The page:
'The Bangladesh-trained militants, numbering 118 and led by their leader Pabanjoy Reang, surrendered before senior police and paramilitary officers late Saturday night,' police spokesman Nepal Das said.
The militants belong to the Borok National Council of Tripura (BNCT), a sister organisation of the banned National Liberation Front of Tripura (NLFT).
They also deposited a large cache of arms and ammunition, including AK series rifles, three mortars and foreign made revolvers.
Militants belonging to various rebel groups in the northeast have set up about 100 camps and hideouts in different parts of Bangladesh, specially Sylhet district and Chittagong Hill Tracts (CHT) in the mainly hilly region of Bangladesh bordering India's Tripura, Mizoram and Meghalaya states.
'We have managed to escape from our camps in CHT after Bangladesh launched anti-insurgency operations in different parts of that country,' Reang told reporters. With this, about 160 tribal guerrillas of NLFT and All Tripura Tiger Force (ATTF), including some dreaded ultras carrying rewards of Rs.250,000 each and having Interpol arrest warrants, have fled from their Bangladeshi camps and surrendered to Indian security forces.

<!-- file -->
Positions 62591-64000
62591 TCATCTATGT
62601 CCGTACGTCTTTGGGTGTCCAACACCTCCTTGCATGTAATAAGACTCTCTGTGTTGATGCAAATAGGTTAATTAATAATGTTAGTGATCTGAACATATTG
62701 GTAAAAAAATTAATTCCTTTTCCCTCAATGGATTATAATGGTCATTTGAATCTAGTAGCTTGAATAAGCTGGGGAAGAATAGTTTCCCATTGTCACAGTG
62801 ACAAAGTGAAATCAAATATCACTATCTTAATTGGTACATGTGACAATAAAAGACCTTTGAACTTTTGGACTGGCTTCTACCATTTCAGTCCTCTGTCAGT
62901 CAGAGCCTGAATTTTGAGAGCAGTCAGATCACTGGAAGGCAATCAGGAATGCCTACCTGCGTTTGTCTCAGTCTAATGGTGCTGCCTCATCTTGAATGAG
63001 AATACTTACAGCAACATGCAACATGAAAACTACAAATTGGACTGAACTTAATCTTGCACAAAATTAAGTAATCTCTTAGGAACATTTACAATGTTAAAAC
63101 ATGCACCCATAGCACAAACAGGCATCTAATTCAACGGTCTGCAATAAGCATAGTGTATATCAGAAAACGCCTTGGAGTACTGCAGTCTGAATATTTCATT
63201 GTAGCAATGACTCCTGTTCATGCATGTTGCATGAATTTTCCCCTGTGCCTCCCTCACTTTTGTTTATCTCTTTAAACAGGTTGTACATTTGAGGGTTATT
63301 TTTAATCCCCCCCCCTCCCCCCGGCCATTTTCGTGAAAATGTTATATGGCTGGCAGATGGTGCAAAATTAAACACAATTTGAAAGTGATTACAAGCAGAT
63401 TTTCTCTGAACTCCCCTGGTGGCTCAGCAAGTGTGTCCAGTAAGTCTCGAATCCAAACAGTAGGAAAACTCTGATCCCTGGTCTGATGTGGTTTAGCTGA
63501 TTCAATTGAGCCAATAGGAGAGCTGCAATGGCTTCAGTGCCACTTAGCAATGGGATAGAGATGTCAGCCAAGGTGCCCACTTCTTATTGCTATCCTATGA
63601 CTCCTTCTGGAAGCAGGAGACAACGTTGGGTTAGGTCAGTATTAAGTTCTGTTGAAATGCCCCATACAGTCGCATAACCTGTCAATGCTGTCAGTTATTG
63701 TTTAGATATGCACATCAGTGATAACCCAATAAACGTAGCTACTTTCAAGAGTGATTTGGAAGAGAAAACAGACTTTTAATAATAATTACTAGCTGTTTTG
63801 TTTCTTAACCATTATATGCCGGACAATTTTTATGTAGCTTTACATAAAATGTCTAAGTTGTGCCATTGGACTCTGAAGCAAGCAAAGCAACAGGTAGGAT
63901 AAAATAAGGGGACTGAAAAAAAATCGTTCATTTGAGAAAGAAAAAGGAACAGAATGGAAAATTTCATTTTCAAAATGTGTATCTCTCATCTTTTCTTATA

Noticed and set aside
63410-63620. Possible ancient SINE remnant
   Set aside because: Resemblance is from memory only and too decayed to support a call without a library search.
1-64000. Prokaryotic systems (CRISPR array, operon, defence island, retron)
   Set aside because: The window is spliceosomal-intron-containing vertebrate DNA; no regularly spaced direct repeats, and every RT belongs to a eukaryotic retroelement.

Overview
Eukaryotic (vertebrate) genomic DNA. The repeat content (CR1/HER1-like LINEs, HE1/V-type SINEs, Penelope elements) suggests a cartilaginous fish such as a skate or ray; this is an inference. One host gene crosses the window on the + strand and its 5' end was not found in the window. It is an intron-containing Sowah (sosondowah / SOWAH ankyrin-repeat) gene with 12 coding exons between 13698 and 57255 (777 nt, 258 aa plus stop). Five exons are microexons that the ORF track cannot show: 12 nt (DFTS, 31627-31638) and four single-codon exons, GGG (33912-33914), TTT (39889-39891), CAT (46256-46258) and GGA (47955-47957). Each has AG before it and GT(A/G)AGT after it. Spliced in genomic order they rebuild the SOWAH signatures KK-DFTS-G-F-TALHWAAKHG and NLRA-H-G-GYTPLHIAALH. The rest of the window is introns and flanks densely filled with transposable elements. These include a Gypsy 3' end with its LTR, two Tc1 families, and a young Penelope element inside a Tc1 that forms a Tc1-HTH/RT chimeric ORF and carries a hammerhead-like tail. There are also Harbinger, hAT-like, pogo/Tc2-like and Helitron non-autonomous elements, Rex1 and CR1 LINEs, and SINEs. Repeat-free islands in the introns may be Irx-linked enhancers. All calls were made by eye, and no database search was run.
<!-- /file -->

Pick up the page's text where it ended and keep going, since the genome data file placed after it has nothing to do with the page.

UNB, Sylhet, 15 February : India has started construction of Tipaimukh barrage barely one kilometer away from Jakiganj border threatening to dry up the flow of the Surma and Kushiara rivers during the winter.The barrage on the Barak River at Churachandpur district in Assam will render barren vast arable lands in north-east of Bangladesh, change ecology and climate in the region.
According to the WDB officials, Indian state-owned NIPCO Company recently started the groundwork on the barrage. An appraisal committee of river valley and hydro-electric experts of India issued the clearance certificate for the barrage few months ago.
Sajjadul Hasan, deputy commissioner of Sylhet, said he would inform the appropriate quarter about the latest development on Tipaimukh barrage.
When the barrage will be completed by 2012, the 350-km long Surma and 110-km long Kushiara rivers will dry up in the winter, seriously affecting agriculture and bringing about ecological changes in the region, experts said.